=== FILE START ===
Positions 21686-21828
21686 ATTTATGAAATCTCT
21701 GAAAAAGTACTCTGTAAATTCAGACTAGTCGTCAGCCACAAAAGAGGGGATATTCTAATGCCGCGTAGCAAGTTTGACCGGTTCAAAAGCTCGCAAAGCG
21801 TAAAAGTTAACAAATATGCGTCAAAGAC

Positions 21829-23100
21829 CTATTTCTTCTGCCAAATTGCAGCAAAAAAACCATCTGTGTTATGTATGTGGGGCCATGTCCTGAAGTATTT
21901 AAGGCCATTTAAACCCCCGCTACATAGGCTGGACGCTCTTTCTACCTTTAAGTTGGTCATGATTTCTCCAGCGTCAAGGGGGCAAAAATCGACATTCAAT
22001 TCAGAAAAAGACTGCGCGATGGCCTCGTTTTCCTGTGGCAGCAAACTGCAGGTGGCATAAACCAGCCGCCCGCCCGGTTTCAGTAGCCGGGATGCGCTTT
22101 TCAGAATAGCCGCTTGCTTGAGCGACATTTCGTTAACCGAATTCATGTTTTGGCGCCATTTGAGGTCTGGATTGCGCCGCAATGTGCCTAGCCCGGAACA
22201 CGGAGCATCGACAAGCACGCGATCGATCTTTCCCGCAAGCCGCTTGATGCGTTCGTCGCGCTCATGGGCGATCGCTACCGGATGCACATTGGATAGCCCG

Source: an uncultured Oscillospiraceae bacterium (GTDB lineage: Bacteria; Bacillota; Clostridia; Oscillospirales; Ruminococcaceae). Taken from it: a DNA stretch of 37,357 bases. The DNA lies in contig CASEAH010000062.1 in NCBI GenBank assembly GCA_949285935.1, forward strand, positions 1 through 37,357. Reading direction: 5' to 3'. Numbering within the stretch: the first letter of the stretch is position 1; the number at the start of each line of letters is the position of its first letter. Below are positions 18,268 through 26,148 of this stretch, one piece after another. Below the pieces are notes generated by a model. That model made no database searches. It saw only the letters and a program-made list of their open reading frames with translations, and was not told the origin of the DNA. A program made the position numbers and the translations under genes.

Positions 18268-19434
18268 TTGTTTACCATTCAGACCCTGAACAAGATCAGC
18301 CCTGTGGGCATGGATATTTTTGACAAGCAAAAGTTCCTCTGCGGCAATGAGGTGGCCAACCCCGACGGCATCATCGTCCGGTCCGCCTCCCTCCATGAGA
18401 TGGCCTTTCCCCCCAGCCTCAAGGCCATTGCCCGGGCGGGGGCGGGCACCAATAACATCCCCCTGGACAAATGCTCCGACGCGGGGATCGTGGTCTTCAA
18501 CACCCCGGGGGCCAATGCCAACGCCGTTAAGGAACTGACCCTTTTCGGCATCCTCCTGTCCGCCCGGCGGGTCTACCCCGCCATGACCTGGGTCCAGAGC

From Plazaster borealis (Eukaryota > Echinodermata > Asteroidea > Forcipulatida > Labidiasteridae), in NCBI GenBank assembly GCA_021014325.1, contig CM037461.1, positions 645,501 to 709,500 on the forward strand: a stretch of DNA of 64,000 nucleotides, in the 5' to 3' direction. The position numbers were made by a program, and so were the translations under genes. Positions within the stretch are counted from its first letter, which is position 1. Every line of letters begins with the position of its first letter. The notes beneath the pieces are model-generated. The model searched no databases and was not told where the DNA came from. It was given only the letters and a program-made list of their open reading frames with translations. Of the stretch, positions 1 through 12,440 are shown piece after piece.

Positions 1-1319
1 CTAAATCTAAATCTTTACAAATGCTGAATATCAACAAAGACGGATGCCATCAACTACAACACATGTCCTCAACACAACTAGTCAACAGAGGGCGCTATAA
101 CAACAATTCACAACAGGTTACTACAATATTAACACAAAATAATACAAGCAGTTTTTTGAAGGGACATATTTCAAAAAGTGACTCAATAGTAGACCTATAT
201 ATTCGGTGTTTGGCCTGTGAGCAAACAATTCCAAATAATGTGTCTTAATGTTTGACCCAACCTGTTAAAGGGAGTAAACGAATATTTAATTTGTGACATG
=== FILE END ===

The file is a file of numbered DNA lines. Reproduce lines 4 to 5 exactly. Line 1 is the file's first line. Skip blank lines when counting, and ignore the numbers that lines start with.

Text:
21801 TAAAAGTTAACAAATATGCGTCAAAGAC

Positions 21829-23100